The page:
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Motorola radio modem/station printer

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ocguard

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If you've read my second most recent post, you'll begin to notice a trend of municipal firefighters "nursing" an antiquated system of components with the know-how they can bring together, and equipment that can be "acquired." This post will be similar.

While this problem mainly revolves around a PRINTER, the hub of the operation is a Motorola VRM, so I'll hope that the good graces of the forum admin and the brain power that never fails will keep this post a success.

Our station printer is connected to a Motorola VRM 800. The printer, upon reciept of a dispatch, prints out the dispatch ticket on one side, and a street map of the associated firebox area on the other side. We have one of the few VRM/printer combos in the city that continue to operate (the city has decided not to support dispatch printing anymore, but the data stream continues to feed our modem).

To make a long story short, the Genicom Microlaser 210 printer that has always been used to print information from the VRM has lost it's battle with the elements of a firehouse.

Our hopes are to take a Xeros Phaser 3600 printer and plug it into the VRM, and keep on plugging. My question is, once I acquire the cable needed to make the connection, will this be a "plug-and-play" operation, will the new printer pick right up where the old one left off? Or will settings within the new printer need to be tweeked to match settings in the old printer. Since there is no PC involved in the process, I'm just not sure if the radio modem will "talk" to the printer in a way where it will be able to operate as situation normal.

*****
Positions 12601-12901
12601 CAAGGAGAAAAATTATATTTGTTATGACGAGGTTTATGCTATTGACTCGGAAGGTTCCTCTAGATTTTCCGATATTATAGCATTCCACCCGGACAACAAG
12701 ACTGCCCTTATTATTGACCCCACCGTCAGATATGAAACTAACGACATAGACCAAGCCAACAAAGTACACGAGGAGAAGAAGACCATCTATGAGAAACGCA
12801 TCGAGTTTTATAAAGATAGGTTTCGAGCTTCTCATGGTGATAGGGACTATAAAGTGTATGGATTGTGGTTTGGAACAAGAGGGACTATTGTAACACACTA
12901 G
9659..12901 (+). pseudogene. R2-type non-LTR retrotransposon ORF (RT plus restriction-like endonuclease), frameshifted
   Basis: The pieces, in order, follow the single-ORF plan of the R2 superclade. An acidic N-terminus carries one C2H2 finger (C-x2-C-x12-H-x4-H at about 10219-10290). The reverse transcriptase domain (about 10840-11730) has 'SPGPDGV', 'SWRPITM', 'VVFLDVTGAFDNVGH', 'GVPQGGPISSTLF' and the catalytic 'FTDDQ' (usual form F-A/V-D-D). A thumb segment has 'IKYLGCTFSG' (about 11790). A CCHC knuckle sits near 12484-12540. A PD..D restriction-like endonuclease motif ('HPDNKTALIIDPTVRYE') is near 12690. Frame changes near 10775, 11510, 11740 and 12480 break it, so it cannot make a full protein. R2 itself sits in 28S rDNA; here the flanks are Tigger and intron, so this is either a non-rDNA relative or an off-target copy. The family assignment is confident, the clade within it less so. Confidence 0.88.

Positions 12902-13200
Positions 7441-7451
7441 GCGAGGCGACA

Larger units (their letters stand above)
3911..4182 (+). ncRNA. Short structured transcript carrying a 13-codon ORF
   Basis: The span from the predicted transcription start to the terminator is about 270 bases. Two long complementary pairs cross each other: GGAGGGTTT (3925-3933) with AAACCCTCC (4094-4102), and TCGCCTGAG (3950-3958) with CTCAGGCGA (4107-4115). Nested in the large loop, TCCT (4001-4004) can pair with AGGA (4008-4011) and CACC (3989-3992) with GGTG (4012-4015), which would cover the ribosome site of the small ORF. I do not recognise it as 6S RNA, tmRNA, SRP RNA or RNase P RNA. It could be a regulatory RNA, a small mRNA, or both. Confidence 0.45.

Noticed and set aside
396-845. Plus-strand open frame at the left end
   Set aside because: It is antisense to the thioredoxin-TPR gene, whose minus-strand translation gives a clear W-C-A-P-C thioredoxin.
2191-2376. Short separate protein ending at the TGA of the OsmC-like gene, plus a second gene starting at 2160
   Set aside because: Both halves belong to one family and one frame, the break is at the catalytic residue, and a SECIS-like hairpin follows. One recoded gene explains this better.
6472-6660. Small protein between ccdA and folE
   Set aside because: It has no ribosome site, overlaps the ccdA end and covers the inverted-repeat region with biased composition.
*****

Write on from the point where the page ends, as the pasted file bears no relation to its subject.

As usual, any input is greatly appreciated.
 

Mr_Observer

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May 2, 2007
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The VRM uses a standard RS-232 serial port to connect with DTE usually this means a computer but apparently in this case its a printer. The VRM is capable of operating and affialiating to the network with no DTE attached. You can see this by the lights on the front of the unit. So the printer will need the proper RS-232 settings programed into it at a minnimum this will allow it (the printer) to talk to the modem itself. Additionally there may be software and configuration in the printer that is required to allow the print payload to pass through to the printer. As I am not familler with that printer I couldn't say for sure. If you know the RS-232 settings for the printer you can program them into the VRM with the WINRSS CPS program from Motorola. I would look at the system components that are sending the print job accross the network to better understand what configuration will be required at the modem/printer end.

Hopefully your agencies are in the process of updating to a newer data network because the old RNC based data systems are no longer supported and if yours loses a critical component it could be done for good.


MR_O
 
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